The world feels smaller and now more than ever businesses are looking to drive their brands as far around the world as possible. To do this, they must focus on the advantages gained in developing human capital. They must have the best employees, regardless of where they are and these must be true advocates of the organisation they work for. Getting that bit right is no easy task.
I’ve been fortunate to work in HR for many years and my work has taken me right across the globe, in different countries with different laws, cultures and working practices. Every one of these countries has to manage the business of HR one way or another. The real constant is human beings coming to work, and that’s the same right around the world.
For the smart HR professionals, they recognise the importance of thinking globally whilst acting locally and that managing HR is a host country affair. However, more and more large multinationals have to bring their business of HR under one global roof. Why? Well, markets are rationalising, economies are forcing businesses to consolidate, and there is a drive for innovation and integrated thinking from around the world.
So, what does this mean for HR? And how do you present a global view of HR when the management of such is inevitably delivered locally?
The key is to operate as knowledge brokers across your HR network and enable global capability development and a cost effective HR service at a local level. Sharing best practice ideas among HR professionals is never going to be enough and any rational thinking must hold the view that whilst the central HR function may be able to provide the map, it cannot possibly know the territory of the business.
Often, large multinationals will split their HR functions into three core areas:
- Global HR
- Business Unit HR
- Country Management
Of course, the trick here is simply getting the balance right. Too much policy from centre forces business unit HR to have to translate policy into a strategy that might not fit across regions, therefore becoming diluted. Too little strategic direction from business unit HR leads to country management becoming less effective on global matters. It’s an ever-moving feast.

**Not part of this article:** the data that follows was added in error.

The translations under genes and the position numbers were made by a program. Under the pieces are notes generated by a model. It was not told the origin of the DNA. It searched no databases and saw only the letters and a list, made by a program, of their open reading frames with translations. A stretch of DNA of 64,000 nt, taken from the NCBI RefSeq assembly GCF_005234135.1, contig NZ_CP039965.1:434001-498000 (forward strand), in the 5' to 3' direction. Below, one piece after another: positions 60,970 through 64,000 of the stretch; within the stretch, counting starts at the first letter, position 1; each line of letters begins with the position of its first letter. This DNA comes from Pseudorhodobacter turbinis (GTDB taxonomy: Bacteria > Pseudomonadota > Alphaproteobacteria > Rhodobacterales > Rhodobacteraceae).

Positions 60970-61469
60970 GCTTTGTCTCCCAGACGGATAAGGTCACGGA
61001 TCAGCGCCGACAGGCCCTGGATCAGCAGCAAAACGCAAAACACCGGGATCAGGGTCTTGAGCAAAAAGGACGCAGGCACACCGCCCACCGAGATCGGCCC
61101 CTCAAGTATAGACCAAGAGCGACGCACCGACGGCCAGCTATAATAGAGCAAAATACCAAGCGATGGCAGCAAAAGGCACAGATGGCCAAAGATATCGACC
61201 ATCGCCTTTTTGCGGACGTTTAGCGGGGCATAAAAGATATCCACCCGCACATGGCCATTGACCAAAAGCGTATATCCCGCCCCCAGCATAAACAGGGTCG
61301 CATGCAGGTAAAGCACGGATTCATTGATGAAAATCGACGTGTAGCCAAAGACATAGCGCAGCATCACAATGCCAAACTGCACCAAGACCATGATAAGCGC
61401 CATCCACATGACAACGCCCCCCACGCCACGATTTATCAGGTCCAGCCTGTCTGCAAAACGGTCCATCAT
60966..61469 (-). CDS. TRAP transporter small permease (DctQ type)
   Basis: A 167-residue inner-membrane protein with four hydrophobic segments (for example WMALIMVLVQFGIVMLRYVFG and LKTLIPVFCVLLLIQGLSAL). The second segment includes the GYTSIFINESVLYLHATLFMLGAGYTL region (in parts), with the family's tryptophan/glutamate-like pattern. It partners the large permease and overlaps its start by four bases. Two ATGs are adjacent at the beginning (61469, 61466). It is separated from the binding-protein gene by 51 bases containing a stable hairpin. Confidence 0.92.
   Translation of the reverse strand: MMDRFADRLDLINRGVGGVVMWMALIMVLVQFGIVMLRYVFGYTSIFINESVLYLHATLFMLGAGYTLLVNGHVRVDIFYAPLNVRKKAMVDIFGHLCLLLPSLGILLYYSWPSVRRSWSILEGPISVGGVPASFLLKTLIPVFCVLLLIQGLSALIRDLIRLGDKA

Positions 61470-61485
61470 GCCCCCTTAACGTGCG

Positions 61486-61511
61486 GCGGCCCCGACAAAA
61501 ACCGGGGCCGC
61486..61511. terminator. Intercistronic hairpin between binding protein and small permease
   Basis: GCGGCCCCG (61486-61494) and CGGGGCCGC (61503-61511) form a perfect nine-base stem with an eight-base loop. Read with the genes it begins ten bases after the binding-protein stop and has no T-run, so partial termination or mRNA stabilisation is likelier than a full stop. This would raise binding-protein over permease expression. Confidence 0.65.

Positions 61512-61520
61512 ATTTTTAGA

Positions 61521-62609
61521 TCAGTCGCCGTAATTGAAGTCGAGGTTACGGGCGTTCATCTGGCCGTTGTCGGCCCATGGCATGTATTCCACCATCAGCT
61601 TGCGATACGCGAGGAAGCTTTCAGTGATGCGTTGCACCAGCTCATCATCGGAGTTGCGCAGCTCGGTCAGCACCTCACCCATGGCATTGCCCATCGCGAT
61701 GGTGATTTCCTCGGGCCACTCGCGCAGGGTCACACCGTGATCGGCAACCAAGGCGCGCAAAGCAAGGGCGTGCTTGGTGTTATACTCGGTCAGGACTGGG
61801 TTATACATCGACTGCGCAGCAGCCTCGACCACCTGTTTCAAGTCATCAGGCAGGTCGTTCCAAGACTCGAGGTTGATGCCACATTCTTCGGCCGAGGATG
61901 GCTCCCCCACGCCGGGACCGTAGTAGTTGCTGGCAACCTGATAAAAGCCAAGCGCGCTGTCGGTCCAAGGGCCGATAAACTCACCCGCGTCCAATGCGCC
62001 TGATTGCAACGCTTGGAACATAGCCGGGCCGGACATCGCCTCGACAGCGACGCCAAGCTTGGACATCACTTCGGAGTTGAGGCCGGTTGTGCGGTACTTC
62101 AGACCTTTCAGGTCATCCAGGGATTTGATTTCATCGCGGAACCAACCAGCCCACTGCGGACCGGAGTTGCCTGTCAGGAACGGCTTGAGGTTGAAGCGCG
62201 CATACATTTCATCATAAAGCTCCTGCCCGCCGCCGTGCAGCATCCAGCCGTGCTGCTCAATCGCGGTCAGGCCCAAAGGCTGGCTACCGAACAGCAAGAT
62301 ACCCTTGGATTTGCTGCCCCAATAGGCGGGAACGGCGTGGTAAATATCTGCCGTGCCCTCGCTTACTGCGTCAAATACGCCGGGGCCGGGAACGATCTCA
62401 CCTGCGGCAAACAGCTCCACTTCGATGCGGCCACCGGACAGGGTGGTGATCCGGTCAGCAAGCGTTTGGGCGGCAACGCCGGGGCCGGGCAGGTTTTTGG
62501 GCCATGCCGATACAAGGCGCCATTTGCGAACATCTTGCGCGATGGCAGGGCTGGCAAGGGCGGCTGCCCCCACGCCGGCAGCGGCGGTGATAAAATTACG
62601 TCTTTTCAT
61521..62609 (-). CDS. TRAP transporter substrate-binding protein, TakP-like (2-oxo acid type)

Essentially, creating a global culture requires a consistent way of thinking and in my experience, the really great organisations that get this right spend a significant amount of time and effort focusing on leadership behaviours. Indeed, “It is the people and the way they are managed that are more significant than other sources of competitive advantage” (Wright et al 1994).
Insourcing, outsourcing or offshoring HR shared service allows for businesses to save costs (eventually, once the cost of such a change has been recovered), and this common practice has had many successes, particularly with advancements in technology. However across different countries with different laws, languages, cultures and working practices, these shared services are often limited in their ability to deliver complex country-specific advice, hence the need for local HR resource or ‘country management’.
My challenge to any business operating globally would be to question how it will maintain the right level of HR expertise between the shared service model and local HR professionals. And does shared service come with a ‘one-size-fits-all’ approach to providing advice? If so, how much input will the local HR resource have on shaping and reviewing that advice? And what of the skills and capability of the HR shared service professionals? How will they match up to the variable country requirements? Or is the approach a safer, diluted one, and in which case does the costs justification become arguable?
I will always hold the view that there is a reasonable argument to centralise (globally) administrative, transactional, ‘general HR advice’ functions. However, decision-making has to remain decentralised. Clearly there are some HR processes which are common right across the world, and the distinction of which of these are handled by a shared service is crucial. Setting direction and strategy centrally and then at business unit and country level must follow as a logical process.
So the success of global HR thinking is largely dependent on effective information systems and corporate communications and I’ve seen some truly world-class examples of this in my career.
In order to achieve a measureable, global way of thinking, organisations must invest in global information systems, corporate communications and their people strategy, ensuring that they remain clear and consistent about the individual responsibilities to deliver local solutions. In this way, talent will flourish, knowledge will be shared, and culture and brand will be more consistent. For truly international business, HR should always be at the very heart of this.
This article was first published on LinkedIn as ‘One global HR’.